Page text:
This tutorial assumes that you understand the elementary  aspects
of  Prolog programming, such as recursion, pattern matching, par-
tial data structures, and so on, and want to know how to use Pro-
log  to  build  practical  programs.  Topics covered will include
"choice points and how to use the cut", "setofPhow it  works  and
what  it  is  good  for",  "efficient  data  structures",  "mixed
language programming", and "programming methodology".  All topics
will be illustrated by working code.

LOGIC GRAMMARS FOR NL& COMPILING  (Fri, 8/19 -- 8:30-12:00)  Har-
vey Abramson, Univ. of British Columbia
This tutorial assumes a  basic  knowledge  of  Logic  Programming
techniques,  but  does  not assume a detailed knowledge either of
linguistics or of compilation techniques.  The tutorial will show
how  logic programming naturally applies to both natural and for-
mal grammars.  Tutorial topics include: 1) Use  of  Metamorphosis
Grammars and Definite Clause Grammars to produce derivation trees
and semantic transforms;  2) Use of related  grammar  formalisms;
3)   Compilation  from  natural language to logical form and from
programming languages to  machine  code  using   Definite  Clause
Translation Grammars, a logical version of Attribute Grammars; 4)
Top-down versus bottom-up parsing, chart-parsing, and the use  of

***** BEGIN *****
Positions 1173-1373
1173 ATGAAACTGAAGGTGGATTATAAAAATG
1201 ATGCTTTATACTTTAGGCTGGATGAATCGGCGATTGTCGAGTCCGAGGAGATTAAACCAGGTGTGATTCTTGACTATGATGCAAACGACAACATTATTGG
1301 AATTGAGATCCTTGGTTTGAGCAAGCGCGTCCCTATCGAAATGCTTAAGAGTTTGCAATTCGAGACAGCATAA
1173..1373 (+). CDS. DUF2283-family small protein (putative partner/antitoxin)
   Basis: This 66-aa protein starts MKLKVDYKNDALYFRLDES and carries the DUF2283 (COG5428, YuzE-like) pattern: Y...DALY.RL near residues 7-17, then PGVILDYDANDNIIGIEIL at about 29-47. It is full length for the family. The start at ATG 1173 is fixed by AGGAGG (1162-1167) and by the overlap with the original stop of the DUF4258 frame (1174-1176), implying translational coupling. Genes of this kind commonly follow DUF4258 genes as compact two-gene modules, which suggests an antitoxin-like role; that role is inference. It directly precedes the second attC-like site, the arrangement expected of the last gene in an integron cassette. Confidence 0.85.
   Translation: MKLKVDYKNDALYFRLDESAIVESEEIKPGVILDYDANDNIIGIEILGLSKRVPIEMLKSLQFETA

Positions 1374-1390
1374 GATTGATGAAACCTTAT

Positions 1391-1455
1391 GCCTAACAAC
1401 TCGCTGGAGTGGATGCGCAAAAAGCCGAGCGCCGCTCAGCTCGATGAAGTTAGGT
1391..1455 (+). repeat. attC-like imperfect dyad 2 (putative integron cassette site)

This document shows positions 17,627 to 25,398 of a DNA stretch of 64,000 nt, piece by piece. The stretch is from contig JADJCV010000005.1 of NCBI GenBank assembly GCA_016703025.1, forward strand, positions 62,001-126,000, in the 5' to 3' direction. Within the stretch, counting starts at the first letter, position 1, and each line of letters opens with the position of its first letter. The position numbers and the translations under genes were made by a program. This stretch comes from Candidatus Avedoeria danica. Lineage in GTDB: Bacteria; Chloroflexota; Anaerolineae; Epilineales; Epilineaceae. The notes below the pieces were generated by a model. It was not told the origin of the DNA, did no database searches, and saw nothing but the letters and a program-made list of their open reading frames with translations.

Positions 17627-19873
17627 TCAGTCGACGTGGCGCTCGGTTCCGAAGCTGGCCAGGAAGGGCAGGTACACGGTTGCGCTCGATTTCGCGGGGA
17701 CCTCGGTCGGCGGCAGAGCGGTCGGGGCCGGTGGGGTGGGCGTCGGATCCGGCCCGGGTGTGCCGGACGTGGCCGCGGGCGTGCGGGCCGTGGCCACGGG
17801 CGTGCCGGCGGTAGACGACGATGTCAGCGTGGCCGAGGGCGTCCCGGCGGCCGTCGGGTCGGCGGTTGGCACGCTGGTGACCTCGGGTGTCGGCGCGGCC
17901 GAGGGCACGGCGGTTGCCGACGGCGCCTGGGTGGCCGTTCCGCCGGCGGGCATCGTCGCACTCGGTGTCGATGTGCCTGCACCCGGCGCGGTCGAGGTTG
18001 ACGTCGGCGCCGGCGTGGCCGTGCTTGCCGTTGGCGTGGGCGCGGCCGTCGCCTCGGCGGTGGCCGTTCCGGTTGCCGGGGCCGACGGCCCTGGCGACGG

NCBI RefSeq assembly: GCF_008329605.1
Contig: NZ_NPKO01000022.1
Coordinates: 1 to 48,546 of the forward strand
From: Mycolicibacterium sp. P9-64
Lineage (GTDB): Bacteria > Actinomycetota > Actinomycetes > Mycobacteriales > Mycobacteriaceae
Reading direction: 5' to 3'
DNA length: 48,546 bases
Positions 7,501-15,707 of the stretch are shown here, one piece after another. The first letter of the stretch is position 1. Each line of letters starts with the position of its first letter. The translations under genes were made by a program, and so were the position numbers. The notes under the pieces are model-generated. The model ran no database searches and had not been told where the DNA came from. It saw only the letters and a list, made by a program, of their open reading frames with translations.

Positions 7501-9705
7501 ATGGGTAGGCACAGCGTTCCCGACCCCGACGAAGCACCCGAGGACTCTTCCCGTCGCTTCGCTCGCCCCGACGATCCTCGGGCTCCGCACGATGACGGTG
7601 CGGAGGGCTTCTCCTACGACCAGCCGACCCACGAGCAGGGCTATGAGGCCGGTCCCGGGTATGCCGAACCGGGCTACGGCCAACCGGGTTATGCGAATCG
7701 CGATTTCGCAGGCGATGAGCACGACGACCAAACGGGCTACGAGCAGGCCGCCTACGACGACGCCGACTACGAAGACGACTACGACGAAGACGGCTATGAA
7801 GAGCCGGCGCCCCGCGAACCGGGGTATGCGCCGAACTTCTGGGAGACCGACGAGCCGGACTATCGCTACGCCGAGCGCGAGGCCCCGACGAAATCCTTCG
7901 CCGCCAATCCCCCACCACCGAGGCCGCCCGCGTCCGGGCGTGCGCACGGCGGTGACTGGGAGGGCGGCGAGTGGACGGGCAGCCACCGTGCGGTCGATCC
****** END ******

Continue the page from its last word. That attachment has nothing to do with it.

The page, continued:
parallelism and concurrency.

##INVITED SPEAKERS:

Layman E. Allen (U. Mich)  Multiple  Logical  Interpretations  of
Legal Rules: Impediment or Boon forExpert Systems?

William F. Bayse (FBI) Law Enforcement Applications of Logic Pro-
gramming

Alan Bundy (U. Edinburgh) A Broader Interpretation  of  Logic  in
Logic Programming

Giorgio Levi (U. Pisa) Models, Unfolding Rules, and Fixpoint  Se-
mantics

Carlo Zaniolo (MCC) Design  &  Implementation  of  a  Logic-Based
Language for Data Intensive Applications

OVERALL SCHEDULE:

Sunday (8/14):
3:30-5:30:      Registration
5:30--  :       Informal reception
Monday (8/15):
9:00-9:30:      Opening Session
9:30-10:30      Layman Allen
10:30-11:00     Break
11:00-12:30:    Paper sessions:  LP & FP #1;  E & V #1;  Imp #1
12:30-2:00:     Lunch
2:00-3:30:      Paper sessions:  PrE #1; SemN#1; OR// #1
3:30-4:00:      Break
4:00-5:30:      Paper sessions: Ap #1; SemI #1; Imp #2
                Tentative: Panel on Prolog Standards
5:30--  :       Conference reception